Do we really only use 10% of our brain capacity?
The idea that we only use 10% of our brain capacity is more than rooted, but is that really true? No, it's not. An audiobook called “Welcome to Your Brain, ” something like “Welcome to Your Brain, ” produced by Princeton University neuroscientist Sam Wang, holds the idea that the self-help industry may be responsible for the spread of this concept.
In the 1990s, the famous psychology thinker William James defended the idea that we humans have not used the full capacity of our brains. This same line of reasoning was later taken up by writer Dale Carnegie in his book "How to Make Friends and Influence People."
The truth is that this statement is flawed in many ways. That is to say that from the 1.4 kg of your brain only 140 g work, and in reality your whole brain works all the time. It's an organ full of neurons and cells that make it work very well, thank you.
New York University neuroscience professor Joe LeDoux believes that sometimes the result of an MRI, which indicates the areas of the most active brain, can make people believe that only the marked areas are working, That would justify the 10% theory, albeit erroneously, after all is not because one area is more active than the others shut down.
Imagine that you are watching a movie while your brain is monitored by an MRI machine. Obviously, the brain areas related to vision and hearing would be working harder, but your brain would still be making sure your hand picks up some popcorn and brings it to your mouth and, of course, it would still be controlling other functions of your body.
It's normal that, seeing your brain images during the movie, you imagine that the highlighted parts, those responsible for vision and hearing - and, look, account for a little less than 10% of your brain activity -, are the ones that work the most and the rest of the brain is slower, but that's not true at all!
How it works
These MRI scans look for the most active brain areas at any given time, which doesn't mean the other parts aren't working. Throughout the day, depending on each stimulus received, these areas vary.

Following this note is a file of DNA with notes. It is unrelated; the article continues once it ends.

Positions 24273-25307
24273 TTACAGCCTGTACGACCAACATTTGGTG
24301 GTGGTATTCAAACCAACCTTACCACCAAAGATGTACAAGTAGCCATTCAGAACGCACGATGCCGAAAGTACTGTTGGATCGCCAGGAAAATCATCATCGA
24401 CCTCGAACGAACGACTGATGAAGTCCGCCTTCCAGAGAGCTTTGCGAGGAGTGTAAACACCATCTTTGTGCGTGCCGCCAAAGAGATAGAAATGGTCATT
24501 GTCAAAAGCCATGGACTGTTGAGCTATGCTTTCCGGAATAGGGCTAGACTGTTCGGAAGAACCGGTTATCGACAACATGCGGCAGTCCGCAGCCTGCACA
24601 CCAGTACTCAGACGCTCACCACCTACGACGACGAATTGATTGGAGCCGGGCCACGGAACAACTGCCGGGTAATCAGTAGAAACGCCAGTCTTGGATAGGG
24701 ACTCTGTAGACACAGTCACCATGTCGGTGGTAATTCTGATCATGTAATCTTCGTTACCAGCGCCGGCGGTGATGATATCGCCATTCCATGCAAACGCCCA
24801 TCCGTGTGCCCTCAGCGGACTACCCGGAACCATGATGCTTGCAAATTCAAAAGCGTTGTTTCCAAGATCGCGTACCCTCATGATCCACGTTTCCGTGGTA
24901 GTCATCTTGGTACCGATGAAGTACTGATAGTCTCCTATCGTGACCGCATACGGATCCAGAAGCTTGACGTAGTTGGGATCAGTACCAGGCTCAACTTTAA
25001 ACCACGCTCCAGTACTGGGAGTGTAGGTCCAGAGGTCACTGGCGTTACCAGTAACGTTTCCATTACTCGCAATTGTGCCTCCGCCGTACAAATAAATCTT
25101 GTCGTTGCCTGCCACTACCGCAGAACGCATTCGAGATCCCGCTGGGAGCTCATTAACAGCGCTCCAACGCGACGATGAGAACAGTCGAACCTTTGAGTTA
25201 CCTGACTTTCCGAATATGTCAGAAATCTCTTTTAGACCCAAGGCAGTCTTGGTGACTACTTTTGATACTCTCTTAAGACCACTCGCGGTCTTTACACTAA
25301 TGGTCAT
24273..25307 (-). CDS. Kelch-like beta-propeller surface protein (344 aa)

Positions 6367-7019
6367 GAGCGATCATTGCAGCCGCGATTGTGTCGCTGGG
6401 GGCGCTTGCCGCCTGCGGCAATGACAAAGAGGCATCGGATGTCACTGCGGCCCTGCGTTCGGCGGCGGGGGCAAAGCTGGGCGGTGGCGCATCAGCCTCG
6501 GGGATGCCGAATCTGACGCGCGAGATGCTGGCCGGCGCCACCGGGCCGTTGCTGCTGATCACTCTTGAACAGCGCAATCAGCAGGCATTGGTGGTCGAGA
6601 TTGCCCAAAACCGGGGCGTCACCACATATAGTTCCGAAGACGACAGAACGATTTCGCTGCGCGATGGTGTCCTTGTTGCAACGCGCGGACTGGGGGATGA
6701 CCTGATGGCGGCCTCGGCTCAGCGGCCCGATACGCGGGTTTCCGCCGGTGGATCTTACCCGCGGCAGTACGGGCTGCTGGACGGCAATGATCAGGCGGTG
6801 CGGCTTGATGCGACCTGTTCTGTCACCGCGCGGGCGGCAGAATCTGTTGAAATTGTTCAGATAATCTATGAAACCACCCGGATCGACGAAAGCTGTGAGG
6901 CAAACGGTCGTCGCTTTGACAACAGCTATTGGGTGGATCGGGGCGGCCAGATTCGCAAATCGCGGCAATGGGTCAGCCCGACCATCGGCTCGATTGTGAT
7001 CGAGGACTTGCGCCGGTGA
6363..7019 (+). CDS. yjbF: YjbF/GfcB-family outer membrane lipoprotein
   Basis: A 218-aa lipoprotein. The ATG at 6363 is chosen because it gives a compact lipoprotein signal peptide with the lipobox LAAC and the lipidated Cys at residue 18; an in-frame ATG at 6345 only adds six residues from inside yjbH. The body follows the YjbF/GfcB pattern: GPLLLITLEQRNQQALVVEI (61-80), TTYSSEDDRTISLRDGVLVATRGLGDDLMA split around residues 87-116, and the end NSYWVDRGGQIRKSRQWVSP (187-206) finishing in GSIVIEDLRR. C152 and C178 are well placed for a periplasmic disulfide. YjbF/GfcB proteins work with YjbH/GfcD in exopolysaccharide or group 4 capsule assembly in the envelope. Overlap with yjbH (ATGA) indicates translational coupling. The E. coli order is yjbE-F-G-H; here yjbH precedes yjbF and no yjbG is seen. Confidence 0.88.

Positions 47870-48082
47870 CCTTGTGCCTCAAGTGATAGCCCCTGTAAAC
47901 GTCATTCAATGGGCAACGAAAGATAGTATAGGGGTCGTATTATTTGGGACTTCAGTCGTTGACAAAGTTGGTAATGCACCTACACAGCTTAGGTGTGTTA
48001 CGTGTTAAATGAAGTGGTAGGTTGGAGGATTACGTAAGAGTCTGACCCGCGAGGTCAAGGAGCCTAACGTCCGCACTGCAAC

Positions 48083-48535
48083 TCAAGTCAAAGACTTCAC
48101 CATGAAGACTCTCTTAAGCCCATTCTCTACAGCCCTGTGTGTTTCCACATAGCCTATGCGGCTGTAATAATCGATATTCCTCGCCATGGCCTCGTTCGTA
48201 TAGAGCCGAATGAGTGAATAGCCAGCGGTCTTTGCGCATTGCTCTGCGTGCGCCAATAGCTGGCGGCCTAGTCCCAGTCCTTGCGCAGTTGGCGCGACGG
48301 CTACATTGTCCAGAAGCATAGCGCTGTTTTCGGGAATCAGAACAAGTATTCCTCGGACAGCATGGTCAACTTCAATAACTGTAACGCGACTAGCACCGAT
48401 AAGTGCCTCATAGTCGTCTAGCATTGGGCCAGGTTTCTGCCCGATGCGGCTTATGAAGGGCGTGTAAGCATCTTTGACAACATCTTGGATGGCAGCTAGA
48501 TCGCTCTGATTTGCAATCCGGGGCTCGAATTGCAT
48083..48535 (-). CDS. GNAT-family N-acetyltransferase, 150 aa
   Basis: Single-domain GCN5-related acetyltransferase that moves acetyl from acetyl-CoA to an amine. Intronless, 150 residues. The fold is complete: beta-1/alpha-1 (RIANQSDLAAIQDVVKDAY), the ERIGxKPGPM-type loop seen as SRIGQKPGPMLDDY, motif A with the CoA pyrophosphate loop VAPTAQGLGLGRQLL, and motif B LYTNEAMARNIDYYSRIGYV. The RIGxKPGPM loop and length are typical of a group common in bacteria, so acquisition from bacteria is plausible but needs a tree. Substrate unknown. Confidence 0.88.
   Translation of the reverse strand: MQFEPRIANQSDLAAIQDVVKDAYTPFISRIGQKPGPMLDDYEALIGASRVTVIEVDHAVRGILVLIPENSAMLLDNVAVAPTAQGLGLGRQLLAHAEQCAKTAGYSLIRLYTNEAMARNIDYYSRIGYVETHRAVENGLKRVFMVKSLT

It must be understood that certain brain areas are better able to handle different types of tasks. This is why solving a mathematical problem requires work in a particular area, while writing a poem activates a different region. The issue is therefore not quantitative.
Our brain is an organ capable of performing numerous tasks at the same time. As you read this text your field of view is on the rise, but your hand can move your mouse or tablet screen without any difficulty. All this while you sway your feet to the rhythm of the music you are listening to now. At the same time, we wait, you breathe and your heart keeps beating.
It's not that simple
The 10% myth caught because, let's face it, the human brain is the most complex organ of all, and if you're not used to studying it, it's relatively easy to believe a simple explanatory phrase about it and go around repeating it. what "learned".
Both psychology and neuroscience are areas of study that are not complete. Not everything is known yet about the human brain, and it is by taking advantage of it that many non-scientists make misleading claims. In the case of the 10% myth, misinformation has been perpetuated. At least now you know that you are able to use all your brain capacity. Now you can breathe a sigh of relief!